It’s no surprise that the elegant xiao long bao has become a hot favourite among dim sum-loving Singaporeans. Diners are intrigued by the dainty pockets of steamed broth and meat — a lovely contrast of textures and flavours that have kept many hooked on bamboo basket after bamboo basket. Just as har gow and siew mai are quintessential dim sum orders, the xiao long bao has now become a staple snack for indulgent afternoon teas.
Making xiao long bao requires some deft hands. The dough needs to be rolled out paper-thin, then folded up quickly and neatly to ensure all its minced pork stuffing stays within. The precious soup ‘surprise’ is an ingenious invention. Besides minced meat, chefs also stuff chopped up aspic (read: gelatinised stock) into each dumpling which ‘melts’ after a quick steam.
These days the xiao long bao has become an elevated offering in upscale restaurants and chain eateries, all boasting a myriad of flavours from laksa to black truffle. Traditional versions are instead found in down-to-earth hawker stalls, manned by casual cooks and chefs that have once whipped up a culinary storm in China. Here’s where to enjoy handmade and traditional xiao long bao, steamed to order and ready to be enjoyed any time of the day.

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Zhong Guo La Mian Xiao Long Bao

 

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This hawker stall is often flanked by snaking lines of diners craving for its signature dumplings, long before clinching a Michelin Plate in 2017. Zhong Guo La Mian is led by Li Feng Chai who learnt the dumpling craft in China. Here in Singapore, despite the massive demand, Li diligently makes each xiao long bao sold at his stall by hand. Diners can see him stuffing a mix of pork mince and chives in delicate dough skin here every day. The result is a fresh dumpling oozing with fragrantly sweet broth. You’ll find the usual condiments of vinegar and ginger slices here, but we think the chilli sauce is also a worthy companion to these xiao long bao. Besides these dumplings, Li also works with his son to whip up traditional Chinese lamian and excellent wantons doused in spicy layou (Szechuan chilli oil).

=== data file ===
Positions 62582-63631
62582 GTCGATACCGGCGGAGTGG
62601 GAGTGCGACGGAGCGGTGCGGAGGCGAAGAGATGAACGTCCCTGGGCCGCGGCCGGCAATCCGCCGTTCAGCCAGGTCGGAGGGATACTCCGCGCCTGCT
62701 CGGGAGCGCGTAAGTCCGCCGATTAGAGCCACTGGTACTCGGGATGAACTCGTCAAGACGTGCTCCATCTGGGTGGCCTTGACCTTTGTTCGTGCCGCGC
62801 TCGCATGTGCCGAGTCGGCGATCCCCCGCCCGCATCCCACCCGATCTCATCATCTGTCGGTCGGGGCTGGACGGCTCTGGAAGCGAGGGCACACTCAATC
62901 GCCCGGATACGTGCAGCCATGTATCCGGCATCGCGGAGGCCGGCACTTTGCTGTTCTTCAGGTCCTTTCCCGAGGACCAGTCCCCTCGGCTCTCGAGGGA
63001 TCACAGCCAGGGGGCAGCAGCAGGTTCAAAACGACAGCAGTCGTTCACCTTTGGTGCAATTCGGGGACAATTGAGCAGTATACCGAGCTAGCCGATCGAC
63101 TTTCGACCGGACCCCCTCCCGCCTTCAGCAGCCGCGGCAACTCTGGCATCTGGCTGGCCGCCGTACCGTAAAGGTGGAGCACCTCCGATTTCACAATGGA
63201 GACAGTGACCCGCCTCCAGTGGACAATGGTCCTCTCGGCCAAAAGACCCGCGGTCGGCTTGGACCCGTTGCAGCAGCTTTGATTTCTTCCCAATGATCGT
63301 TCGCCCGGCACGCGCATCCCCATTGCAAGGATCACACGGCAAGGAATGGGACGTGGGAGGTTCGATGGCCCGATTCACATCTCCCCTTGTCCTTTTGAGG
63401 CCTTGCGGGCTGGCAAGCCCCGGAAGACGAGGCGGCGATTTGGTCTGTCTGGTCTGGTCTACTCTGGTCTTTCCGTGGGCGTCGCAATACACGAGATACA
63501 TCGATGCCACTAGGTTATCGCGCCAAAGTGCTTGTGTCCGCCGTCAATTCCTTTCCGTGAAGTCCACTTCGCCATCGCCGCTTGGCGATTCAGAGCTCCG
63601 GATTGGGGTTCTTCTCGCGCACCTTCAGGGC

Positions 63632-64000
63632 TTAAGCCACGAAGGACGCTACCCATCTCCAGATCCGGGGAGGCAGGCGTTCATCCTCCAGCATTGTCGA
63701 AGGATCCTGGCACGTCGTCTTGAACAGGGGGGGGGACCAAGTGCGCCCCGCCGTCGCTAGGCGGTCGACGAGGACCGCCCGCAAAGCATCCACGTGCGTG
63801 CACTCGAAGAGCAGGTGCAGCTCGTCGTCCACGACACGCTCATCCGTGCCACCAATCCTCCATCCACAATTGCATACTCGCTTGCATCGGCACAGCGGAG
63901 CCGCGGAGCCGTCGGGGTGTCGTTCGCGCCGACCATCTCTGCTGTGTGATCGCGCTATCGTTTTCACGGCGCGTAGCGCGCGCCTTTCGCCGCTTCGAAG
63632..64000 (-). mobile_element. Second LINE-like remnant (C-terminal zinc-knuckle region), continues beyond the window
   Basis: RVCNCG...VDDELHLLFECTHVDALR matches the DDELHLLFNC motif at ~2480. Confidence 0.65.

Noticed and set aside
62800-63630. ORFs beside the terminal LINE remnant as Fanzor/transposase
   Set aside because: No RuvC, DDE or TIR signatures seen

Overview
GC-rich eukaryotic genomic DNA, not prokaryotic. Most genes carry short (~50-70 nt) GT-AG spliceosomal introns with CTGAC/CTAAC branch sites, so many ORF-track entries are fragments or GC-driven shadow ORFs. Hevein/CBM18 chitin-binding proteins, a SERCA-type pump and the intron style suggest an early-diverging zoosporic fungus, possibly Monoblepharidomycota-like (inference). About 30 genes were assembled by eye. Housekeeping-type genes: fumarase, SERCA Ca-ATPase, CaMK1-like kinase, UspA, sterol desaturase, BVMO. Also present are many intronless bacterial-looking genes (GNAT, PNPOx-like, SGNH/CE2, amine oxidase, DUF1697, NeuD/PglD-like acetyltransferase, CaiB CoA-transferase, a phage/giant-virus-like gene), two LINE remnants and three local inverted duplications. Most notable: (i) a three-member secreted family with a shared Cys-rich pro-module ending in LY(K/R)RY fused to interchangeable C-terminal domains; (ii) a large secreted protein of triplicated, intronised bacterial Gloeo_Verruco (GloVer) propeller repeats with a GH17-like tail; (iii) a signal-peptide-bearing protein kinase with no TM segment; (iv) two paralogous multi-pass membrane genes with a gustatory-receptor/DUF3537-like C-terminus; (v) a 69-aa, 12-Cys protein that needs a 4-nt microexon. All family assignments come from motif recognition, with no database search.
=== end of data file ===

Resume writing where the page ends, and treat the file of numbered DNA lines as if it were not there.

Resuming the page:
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Shanghai La Mian Xiao Long Bao

 

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This Shanghainese stall, a long-time resident of Alexandra Village Food Centre, has been equally popular with diners for its speciality xiao long bao. The couple who mans the stall makes the dumplings on-site daily. These dumplings are then kept chilled, ready to be steamed later on for the busy lunch-time crowd. It’s not uncommon to find diners waiting by the stall opens before noon, all hoping to beat the long queues and get first dibs on these dumplings. While the skin tends to be on the thicker side and not as prettily folded up, the generously-stuffed dumplings hold on to its precious soup much better — a boon for diners less adept with chopsticks. The broth within tends to be a little sweeter and those who prefer something else should consider the guotie (pan-fried dumplings) here. The stall also offers frozen dumplings for those who want to enjoy them at home instead.